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Time window-dependent effect of perinatal maternal protein restriction on insulin sensitivity and energy substrate oxidation in adult male offspring.

Abstract

Epidemiological and experimental evidence suggests that a suboptimal environment during perinatal life programs offspring susceptibility to the development of metabolic syndrome and Type 2 diabetes. We hypothesized that the lasting impact of perinatal protein deprivation on mitochondrial fuel oxidation and insulin sensitivity would depend on the time window of exposure. To improve our understanding of underlying mechanisms, an integrative approach was used, combining the assessment of insulin sensitivity and untargeted mass spectrometry-based metabolomics in the offspring. A hyperinsulinemic-euglycemic clamp was performed in adult male rats born from dams fed a low-protein diet during gestation and/or lactation, and subsequently exposed to a Western diet (WD) for 10 wk. Metabolomics was combined with targeted acylcarnitine profiling and analysis of liver gene expression to identify markers of adaptation to WD that influence the phenotype outcome evaluated by body composition analysis. At adulthood, offspring of protein-restricted dams had impaired insulin secretion when fed a standard diet. Moreover, rats who demonstrated catch-up growth at weaning displayed higher gluconeogenesis and branched-chain amino acid catabolism, and lower fatty acid β-oxidation compared with control rats. Postweaning exposure of intrauterine growth restriction-born rats to a WD exacerbated incomplete fatty acid β-oxidation and excess fat deposition. Control offspring nursed by protein-restricted mothers showed peculiar low-fat accretion through adulthood and preserved insulin sensitivity even after WD-exposure. Altogether, our findings suggest a testable hypothesis about how maternal diet might influence metabolic outcomes (insulin sensitivity) in the next generation such as mitochondrial overload and/or substrate oxidation inflexibility dependent on the time window of perinatal dietary manipulation.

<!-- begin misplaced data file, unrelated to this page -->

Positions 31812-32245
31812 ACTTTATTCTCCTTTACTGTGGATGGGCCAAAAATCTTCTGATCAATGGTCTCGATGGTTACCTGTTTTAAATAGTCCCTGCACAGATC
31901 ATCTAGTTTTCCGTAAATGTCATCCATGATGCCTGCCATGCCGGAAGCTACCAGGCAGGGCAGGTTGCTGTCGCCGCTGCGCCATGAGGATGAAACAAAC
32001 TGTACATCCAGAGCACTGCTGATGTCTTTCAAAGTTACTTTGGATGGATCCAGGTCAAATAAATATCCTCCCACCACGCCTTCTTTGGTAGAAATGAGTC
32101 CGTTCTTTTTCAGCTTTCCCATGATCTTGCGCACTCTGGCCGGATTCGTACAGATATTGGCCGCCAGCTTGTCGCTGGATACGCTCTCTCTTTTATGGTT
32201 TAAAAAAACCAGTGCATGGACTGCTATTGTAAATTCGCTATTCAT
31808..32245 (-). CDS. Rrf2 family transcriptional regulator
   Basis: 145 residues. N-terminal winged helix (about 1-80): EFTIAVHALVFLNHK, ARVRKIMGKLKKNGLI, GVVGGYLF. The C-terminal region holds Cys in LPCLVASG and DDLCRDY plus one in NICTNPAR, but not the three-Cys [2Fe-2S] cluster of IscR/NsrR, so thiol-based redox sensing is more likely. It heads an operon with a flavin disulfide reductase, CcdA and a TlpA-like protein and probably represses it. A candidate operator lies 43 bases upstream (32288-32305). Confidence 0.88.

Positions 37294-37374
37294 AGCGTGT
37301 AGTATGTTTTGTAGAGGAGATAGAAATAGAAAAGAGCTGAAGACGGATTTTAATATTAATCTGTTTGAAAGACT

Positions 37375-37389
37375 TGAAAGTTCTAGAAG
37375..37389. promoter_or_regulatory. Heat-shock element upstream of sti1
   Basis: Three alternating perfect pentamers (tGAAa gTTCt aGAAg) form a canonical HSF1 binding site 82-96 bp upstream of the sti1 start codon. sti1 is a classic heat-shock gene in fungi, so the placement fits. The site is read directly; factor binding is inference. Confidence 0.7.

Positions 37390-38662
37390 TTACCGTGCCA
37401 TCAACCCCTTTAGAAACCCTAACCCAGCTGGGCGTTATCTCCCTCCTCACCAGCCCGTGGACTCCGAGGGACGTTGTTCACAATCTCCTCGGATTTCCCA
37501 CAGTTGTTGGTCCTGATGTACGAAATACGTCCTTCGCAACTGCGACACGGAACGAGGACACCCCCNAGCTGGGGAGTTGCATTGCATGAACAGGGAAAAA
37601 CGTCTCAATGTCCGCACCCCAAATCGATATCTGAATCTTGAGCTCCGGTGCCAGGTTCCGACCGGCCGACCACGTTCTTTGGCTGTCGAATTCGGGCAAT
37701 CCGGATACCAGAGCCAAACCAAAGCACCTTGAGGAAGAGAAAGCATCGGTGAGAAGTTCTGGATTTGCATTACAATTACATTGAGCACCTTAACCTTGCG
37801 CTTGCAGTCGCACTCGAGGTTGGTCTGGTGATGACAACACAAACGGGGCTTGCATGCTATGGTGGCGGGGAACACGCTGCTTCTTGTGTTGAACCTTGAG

Authors

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Pub Type(s)

Journal Article

Language

eng

PubMed ID

24808498

Citation

Agnoux, Aurore Martin, et al. "Time Window-dependent Effect of Perinatal Maternal Protein Restriction On Insulin Sensitivity and Energy Substrate Oxidation in Adult Male Offspring." American Journal of Physiology. Regulatory, Integrative and Comparative Physiology, vol. 307, no. 2, 2014, pp. R184-97.
Agnoux AM, Antignac JP, Simard G, et al. Time window-dependent effect of perinatal maternal protein restriction on insulin sensitivity and energy substrate oxidation in adult male offspring. Am J Physiol Regul Integr Comp Physiol. 2014;307(2):R184-97.
Agnoux, A. M., Antignac, J. P., Simard, G., Poupeau, G., Darmaun, D., Parnet, P., & Alexandre-Gouabau, M. C. (2014). Time window-dependent effect of perinatal maternal protein restriction on insulin sensitivity and energy substrate oxidation in adult male offspring. American Journal of Physiology. Regulatory, Integrative and Comparative Physiology, 307(2), pp. R184-97.